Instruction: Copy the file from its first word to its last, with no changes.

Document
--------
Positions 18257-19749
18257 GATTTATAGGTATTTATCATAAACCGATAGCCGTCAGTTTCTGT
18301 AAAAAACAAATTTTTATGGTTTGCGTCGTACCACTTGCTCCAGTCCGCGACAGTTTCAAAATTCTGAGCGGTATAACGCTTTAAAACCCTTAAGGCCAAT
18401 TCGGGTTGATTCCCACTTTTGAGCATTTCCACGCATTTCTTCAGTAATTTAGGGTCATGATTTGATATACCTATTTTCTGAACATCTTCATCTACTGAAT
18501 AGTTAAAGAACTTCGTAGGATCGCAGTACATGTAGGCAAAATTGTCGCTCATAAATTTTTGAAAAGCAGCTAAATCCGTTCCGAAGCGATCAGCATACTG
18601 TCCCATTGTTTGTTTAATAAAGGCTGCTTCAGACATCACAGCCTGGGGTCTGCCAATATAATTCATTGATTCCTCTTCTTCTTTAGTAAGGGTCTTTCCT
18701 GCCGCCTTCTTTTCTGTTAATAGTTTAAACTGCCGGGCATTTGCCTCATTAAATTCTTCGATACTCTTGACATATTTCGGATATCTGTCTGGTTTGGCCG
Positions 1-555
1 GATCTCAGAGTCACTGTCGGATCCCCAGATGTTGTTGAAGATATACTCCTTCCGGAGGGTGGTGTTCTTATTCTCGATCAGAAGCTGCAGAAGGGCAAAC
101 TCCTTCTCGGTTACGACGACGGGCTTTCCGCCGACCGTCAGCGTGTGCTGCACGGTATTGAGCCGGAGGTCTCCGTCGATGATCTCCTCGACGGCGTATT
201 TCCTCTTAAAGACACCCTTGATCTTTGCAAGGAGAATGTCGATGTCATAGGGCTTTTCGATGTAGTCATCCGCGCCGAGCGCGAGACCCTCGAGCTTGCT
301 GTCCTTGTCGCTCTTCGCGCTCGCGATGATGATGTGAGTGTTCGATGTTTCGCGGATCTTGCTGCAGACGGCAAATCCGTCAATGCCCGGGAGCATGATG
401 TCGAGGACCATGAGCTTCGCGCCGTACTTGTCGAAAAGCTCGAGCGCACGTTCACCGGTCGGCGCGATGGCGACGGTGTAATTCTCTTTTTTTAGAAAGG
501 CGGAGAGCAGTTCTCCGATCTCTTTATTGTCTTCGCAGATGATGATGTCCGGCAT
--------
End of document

Positions 18257-19749
18257 GATTTATAGGTATTTATCATAAACCGATAGCCGTCAGTTTCTGT
18301 AAAAAACAAATTTTTATGGTTTGCGTCGTACCACTTGCTCCAGTCCGCGACAGTTTCAAAATTCTGAGCGGTATAACGCTTTAAAACCCTTAAGGCCAAT
18401 TCGGGTTGATTCCCACTTTTGAGCATTTCCACGCATTTCTTCAGTAATTTAGGGTCATGATTTGATATACCTATTTTCTGAACATCTTCATCTACTGAAT
18501 AGTTAAAGAACTTCGTAGGATCGCAGTACATGTAGGCAAAATTGTCGCTCATAAATTTTTGAAAAGCAGCTAAATCCGTTCCGAAGCGATCAGCATACTG
18601 TCCCATTGTTTGTTTAATAAAGGCTGCTTCAGACATCACAGCCTGGGGTCTGCCAATATAATTCATTGATTCCTCTTCTTCTTTAGTAAGGGTCTTTCCT
18701 GCCGCCTTCTTTTCTGTTAATAGTTTAAACTGCCGGGCATTTGCCTCATTAAATTCTTCGATACTCTTGACATATTTCGGATATCTGTCTGGTTTGGCCG
Positions 1-555
1 GATCTCAGAGTCACTGTCGGATCCCCAGATGTTGTTGAAGATATACTCCTTCCGGAGGGTGGTGTTCTTATTCTCGATCAGAAGCTGCAGAAGGGCAAAC
101 TCCTTCTCGGTTACGACGACGGGCTTTCCGCCGACCGTCAGCGTGTGCTGCACGGTATTGAGCCGGAGGTCTCCGTCGATGATCTCCTCGACGGCGTATT
201 TCCTCTTAAAGACACCCTTGATCTTTGCAAGGAGAATGTCGATGTCATAGGGCTTTTCGATGTAGTCATCCGCGCCGAGCGCGAGACCCTCGAGCTTGCT
301 GTCCTTGTCGCTCTTCGCGCTCGCGATGATGATGTGAGTGTTCGATGTTTCGCGGATCTTGCTGCAGACGGCAAATCCGTCAATGCCCGGGAGCATGATG
401 TCGAGGACCATGAGCTTCGCGCCGTACTTGTCGAAAAGCTCGAGCGCACGTTCACCGGTCGGCGCGATGGCGACGGTGTAATTCTCTTTTTTTAGAAAGG
501 CGGAGAGCAGTTCTCCGATCTCTTTATTGTCTTCGCAGATGATGATGTCCGGCAT